If you want to judge the extent of violence a certain group faces, in all the different forms everyday violence can take, what you need to do is examine the state of the nervous system of people belonging to this group.
Trauma layers after each clash with violence, no matter how subtle or imperceptible, and each layer grips the tissues, nerves and muscles tighter and tighter. The reaction becomes chronic, creating a sense of panic and danger even if the danger that originated the gripping response is not immediately present.
We often fail to recognise the subtle violence in our environment because we are desensitised and lead to think that what we experience doesn’t classify as violence because it is ‘not serious enough’. Next time you feel your body gripping, see if you can identify the source of this reaction. Don’t judge yourself if you can’t immediately recognise it or confront it; it’s all a practice, and you can only eventually address an issue if you can feel it clearly first.
And if you find yourself gripping by just sitting on the street, as I do, then do accept there is a battle to be fought; and if you don’t and someone tells you that they do, believe them. The response of their nervous system is one triggered by their survival instinct, and this occurs because experience and patterns observed have taught this highly intelligent organism that there is a threat. This isn’t rooted in fiction, because it is being picked up on a level where we are most attuned – the one of an animal body existing in the physical realm. Work needs be dedicated to adjusting our world so the threat the body registers is no longer present and / or appropriate rehabilitation is offered, not in wasting breath on trying to disprove the violent structure’s existence. The latter is impossible, and violent in itself.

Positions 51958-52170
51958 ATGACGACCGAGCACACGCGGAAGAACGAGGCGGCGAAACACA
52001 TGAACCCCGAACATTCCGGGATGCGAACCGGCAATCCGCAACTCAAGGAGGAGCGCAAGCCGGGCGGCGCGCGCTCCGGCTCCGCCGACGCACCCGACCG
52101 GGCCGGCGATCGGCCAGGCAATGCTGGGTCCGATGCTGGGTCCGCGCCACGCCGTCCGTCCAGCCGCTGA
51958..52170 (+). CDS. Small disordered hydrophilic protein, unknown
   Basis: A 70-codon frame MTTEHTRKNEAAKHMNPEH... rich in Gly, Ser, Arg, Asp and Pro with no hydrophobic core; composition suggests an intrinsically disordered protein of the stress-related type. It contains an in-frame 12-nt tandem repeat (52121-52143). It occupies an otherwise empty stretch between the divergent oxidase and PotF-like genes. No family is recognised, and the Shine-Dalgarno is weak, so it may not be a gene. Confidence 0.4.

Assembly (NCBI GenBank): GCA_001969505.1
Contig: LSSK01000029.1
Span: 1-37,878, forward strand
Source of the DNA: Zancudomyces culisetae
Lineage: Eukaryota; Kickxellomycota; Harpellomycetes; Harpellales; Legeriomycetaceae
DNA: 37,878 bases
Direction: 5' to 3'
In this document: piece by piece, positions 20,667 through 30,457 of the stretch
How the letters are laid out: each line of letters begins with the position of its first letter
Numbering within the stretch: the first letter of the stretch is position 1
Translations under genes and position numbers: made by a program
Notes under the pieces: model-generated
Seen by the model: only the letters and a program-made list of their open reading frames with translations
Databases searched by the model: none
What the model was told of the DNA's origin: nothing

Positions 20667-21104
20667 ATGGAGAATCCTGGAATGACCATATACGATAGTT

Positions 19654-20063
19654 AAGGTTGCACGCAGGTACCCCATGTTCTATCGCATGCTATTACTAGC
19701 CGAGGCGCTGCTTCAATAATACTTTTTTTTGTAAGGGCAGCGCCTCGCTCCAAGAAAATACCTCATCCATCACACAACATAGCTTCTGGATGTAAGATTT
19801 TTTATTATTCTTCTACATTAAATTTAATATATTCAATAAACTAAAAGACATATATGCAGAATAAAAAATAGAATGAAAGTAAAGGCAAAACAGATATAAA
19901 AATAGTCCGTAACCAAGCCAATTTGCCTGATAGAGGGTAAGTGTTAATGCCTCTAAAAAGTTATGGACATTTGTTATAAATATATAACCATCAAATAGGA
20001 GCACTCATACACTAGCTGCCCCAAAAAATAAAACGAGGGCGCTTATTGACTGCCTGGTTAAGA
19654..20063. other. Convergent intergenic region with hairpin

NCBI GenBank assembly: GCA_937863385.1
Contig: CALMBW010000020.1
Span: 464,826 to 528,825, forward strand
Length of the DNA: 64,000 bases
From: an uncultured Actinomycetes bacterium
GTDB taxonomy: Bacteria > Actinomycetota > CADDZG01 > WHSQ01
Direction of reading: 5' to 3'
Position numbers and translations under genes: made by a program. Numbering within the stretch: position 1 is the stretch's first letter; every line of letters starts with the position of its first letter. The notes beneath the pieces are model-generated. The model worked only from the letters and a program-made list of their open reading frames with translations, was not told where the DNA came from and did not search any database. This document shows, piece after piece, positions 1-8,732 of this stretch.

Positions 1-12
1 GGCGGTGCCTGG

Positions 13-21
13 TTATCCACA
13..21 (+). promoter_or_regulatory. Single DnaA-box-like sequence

I offer here a humble translation of the transcendental closing track of Lena Platonos’ iconic album ‘Gallop‘. I do this to honor the feat of storytelling that many of the pieces on the album represent, as well as the fact she employs imagery which featured in the guided meditation that concluded my very first yoga practice, occurring some eight years ago in Thessaloniki, Greece.
Now, just as a little air lifted, everyone expected these days to be cool. At least that’s what they all said.
Even the lady at the street pavilion made mistakes in her transactions from the excessive heat.
And on the radio they prepare the winter with humour and stability, seriousness,
galloping through and choosing different answers.
You close your eyes. You arrange a date. You close your eyes and dream of different cities. Sparsely populated cities in the night lacking unnecessary sounds whose light emanates from within the people, from the walls of the houses.
A door opens. Someone lifts their hand and their greeting traces the shape of a star,
or rather a moon.
You reciprocate. Slowly many gather, then even more.
They all reciprocate and their greeting traces the shape of a moon
and as they approach one another they are united by that same gallop of the first rain; by the colour of the moon in their own touch.
Yes, and further down there is a couple that have only a moon that they cut in two, biting the half
and again the half, until crumbs are left behind. Until nothingness remains.
But they share even that nothingness as it appears that nothing doesn’t exist.